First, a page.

While I agree with the sentiment of the beauty and fleeting treasure that a mortal life is, as Achilles describes it – I disagree that the Gods envy us. I believe, like us, the Gods have their own aspects of connectivity. Certainly, there is something to be said about how much richer the beauty of a fleeting moment may have. It certainly is a reminder of what we are as mortal beings. To find beauty, we only need to be silent in a forest at morning. Or in a field. Or even just outside of our front or back doors to our homes. To hear the wind whisper through the branches of the trees, through the tall grasses of the farmer’s field or through the leaves of the bushes near our homes. The warmth of the sun on our faces, or the cooled drops of rain. The feel of the dirt in our hands as we plant our crops or weed our flower beds. And those moments, those fleeting moments that will not be the same – even if we come back in an hour, a day, a week, a month, a year or ever…those are the moments that live in our memories. Moments we will never experience exactly the same, again.

How we connect to everything around us, everyone around us, the Gods and Goddesses, our Ancestors, and the Spirits of Place – how we celebrate those moments in our own memories is what is important. Which Gods and Goddesses we seek the Divine in our lives is important – to each of us individually. When we gather together at certain points in the Wheel of the Year, we honor all the Gods and Goddesses collectively – aloud or silently. We also honor ourselves and each other. For we are unique individuals, and we will not be the same ever again then at that moment. For like our environment, just like the Gods and Goddesses, we are changing. Some changes are small, others (such as death) are massively consequential, for us, and others.

This all might seem a bit “rambly” (the spell-checking dictionary claims it to be a word) in nature, but I assure this is not. For me, it is quite a cohesive thought. I never “became” a Pagan. I never “became” a polytheist. I am both. I have always been both – even when I had no words or concepts to express it as such. I firmly believe that we do not “become” what we are. We grow into it. From whatever faith. From whatever perspective. Some get to that point of understanding faster than others. There is no judgment in that whatsoever. Some people walk a darkened forest path very quickly, instinctively knowing that illumination in some form will happen eventually. Others move along it slowly, careful not to trip over a hidden rock in the path, and listen carefully to the still air. The correctness of either of those choices or some other option is clearly up to the individual. It took me a while to find my Path, and to be at this point of it. There is a lot more for me to walk, experience and learn from. And even when I reach that destination tht I am seeking; there will be more Path to explore beyond that.

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Crow Doesn’t Care About My MBA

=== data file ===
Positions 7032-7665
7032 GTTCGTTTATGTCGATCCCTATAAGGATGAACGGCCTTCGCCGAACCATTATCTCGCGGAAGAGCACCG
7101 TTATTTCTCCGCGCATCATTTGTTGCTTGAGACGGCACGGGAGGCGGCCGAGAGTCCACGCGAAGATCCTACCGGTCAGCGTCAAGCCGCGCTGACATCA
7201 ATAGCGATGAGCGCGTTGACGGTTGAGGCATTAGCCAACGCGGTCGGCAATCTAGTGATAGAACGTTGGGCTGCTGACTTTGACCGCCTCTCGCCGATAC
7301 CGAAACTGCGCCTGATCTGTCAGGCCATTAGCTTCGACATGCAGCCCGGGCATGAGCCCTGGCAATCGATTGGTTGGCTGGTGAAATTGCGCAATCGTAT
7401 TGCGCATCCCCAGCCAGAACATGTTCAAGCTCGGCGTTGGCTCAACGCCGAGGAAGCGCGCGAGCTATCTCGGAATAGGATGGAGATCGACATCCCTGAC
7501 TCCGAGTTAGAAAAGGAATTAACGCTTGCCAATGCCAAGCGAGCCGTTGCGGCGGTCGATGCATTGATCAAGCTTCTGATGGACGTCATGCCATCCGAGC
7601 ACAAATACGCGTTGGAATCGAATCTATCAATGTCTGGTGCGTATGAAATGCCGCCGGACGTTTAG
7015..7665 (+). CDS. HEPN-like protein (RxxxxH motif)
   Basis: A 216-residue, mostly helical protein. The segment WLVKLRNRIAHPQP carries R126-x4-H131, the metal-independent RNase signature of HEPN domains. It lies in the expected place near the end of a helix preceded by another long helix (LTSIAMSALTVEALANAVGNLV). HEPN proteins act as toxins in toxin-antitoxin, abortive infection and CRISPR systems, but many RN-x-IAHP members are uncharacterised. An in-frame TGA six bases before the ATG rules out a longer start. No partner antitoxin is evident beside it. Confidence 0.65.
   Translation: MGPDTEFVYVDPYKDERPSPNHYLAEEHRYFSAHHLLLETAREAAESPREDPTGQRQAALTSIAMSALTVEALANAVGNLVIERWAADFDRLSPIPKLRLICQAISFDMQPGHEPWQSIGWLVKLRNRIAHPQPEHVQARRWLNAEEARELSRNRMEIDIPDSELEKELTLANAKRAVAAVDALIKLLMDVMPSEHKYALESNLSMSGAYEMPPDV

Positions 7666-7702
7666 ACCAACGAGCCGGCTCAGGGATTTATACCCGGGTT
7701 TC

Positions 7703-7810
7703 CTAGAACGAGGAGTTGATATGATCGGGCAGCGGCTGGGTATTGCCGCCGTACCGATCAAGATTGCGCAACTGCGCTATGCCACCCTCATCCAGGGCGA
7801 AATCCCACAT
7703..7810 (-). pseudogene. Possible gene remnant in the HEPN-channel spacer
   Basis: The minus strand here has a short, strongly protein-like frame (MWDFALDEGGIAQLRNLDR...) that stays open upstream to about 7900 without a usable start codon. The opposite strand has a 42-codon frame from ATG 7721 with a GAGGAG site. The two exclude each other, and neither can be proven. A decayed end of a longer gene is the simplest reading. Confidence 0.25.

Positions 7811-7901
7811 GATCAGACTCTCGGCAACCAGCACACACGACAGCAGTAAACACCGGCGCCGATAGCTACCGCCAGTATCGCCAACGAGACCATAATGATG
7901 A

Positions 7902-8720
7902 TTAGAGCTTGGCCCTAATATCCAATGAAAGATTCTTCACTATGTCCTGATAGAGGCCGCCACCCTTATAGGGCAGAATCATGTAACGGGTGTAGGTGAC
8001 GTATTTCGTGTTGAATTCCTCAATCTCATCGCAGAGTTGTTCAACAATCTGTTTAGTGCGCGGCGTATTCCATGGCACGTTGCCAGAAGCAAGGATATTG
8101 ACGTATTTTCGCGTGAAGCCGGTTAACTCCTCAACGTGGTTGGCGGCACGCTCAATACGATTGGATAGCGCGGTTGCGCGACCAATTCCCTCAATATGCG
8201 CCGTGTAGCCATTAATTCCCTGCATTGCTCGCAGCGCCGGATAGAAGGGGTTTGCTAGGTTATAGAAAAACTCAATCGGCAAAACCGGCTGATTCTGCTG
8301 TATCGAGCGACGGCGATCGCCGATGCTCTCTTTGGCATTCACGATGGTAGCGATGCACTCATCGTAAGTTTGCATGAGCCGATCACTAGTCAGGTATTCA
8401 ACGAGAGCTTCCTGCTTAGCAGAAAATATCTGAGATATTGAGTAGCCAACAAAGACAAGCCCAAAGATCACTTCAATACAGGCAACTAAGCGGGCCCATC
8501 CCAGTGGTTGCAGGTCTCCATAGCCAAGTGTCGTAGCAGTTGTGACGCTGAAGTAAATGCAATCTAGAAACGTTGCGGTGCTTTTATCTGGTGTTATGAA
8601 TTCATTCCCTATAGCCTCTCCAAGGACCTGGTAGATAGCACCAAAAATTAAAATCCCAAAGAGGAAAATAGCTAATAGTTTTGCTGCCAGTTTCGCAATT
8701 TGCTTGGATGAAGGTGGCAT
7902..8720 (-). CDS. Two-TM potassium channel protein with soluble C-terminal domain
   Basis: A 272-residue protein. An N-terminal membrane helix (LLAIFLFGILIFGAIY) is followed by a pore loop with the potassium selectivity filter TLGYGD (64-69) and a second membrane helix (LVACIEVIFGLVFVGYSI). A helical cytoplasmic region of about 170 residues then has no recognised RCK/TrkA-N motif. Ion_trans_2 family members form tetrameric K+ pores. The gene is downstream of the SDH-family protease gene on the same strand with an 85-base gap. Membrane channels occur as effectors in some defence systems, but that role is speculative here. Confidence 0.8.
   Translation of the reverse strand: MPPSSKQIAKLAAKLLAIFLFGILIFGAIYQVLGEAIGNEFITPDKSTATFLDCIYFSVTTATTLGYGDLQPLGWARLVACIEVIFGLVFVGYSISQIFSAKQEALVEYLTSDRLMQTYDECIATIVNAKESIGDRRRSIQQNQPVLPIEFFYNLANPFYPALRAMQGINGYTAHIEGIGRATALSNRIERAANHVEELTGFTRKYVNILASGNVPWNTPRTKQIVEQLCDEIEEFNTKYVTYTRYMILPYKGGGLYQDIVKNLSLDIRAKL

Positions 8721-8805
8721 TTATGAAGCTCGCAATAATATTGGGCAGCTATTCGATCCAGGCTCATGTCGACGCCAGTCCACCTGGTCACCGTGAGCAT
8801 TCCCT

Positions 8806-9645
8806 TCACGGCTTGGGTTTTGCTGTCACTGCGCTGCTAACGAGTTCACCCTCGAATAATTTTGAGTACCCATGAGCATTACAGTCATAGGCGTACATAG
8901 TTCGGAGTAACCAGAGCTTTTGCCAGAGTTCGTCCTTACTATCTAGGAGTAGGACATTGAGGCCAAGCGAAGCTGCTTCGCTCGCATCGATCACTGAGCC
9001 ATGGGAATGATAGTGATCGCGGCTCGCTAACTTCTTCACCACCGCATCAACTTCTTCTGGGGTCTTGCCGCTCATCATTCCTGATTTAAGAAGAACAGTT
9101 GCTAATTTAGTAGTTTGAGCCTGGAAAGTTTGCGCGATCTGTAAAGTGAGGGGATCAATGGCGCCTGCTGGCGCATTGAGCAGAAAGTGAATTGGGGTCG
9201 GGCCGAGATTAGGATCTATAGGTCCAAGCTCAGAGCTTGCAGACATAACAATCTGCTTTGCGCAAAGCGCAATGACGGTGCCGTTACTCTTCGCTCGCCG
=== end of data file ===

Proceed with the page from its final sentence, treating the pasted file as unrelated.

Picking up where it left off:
All throughout my (ahem) professional career, I have seen a literally alphabet soup thrown at me. MBA, DBA, MCSA, MCSE, MCP, PhDE, and even more – all usually appended to the end of a signature block in an Email. In my Spiritual life, I have seen similar notations. 3rd Degree this, Certified instructor of that, yadda-yadda-yadda. Now, its easy to be dismissive of this stuff. After all, not everyone is financially capable of chasing these little scraps of alphabet – all of which have meaning. These credentials speak of who these people are, and what they (supposedly) know. But I do know individuals who have not played the Alphabet Chase game, and are as intelligent (and sometimes more so) as the individuals gathering the titles. So, do are these non-titled individuals an anomaly, or are they indicators of the poor quality of results from the institutions that bestow these alphabetized, encrypted descriptors?

Let’s open this with a bit of honest. I have credentials after my name as well. BSIT, MMIS, MBA. All this means is that I hold a (BSIT) Bachelors of Science in Information Technology, a (MMIS) Masters in Management of Information Systems, and a (MBA) Masters of Business Administration. Here in the outside world, the MBA tends to carry more weight. More “oooh!” factor. Its the one degree I care the least about, and the one that has the least amount of meaning towards what I do for a living. It was a door prize to a failed attempt at a Doctorate degree. Essentially, I amassed a pile of credits trying to get to the Doctorate degree, and when the pressure finally forced me to capitulate, I was offered two more Masters level classes to attain my MBA. Sure. Why not? I did quite a bit of work…I should get something for my effort, right? Most people are in awe when they hear I have an MBA. The concentration is in Information Security. Think about that for a minute. I have a Masters of Business Administration in Information Security. If that doesn’t sound silly to you…it should. But if I had said nothing more than I had an MBA, there’s a greater potential of you being in awe. But I honestly did not achieve my degrees to place people in awe of my credentials. I wanted the knowledge that supposedly backs up those credentials. And in all honesty, I could have (and probably have) gleaned most of that knowledge through my workplace experience.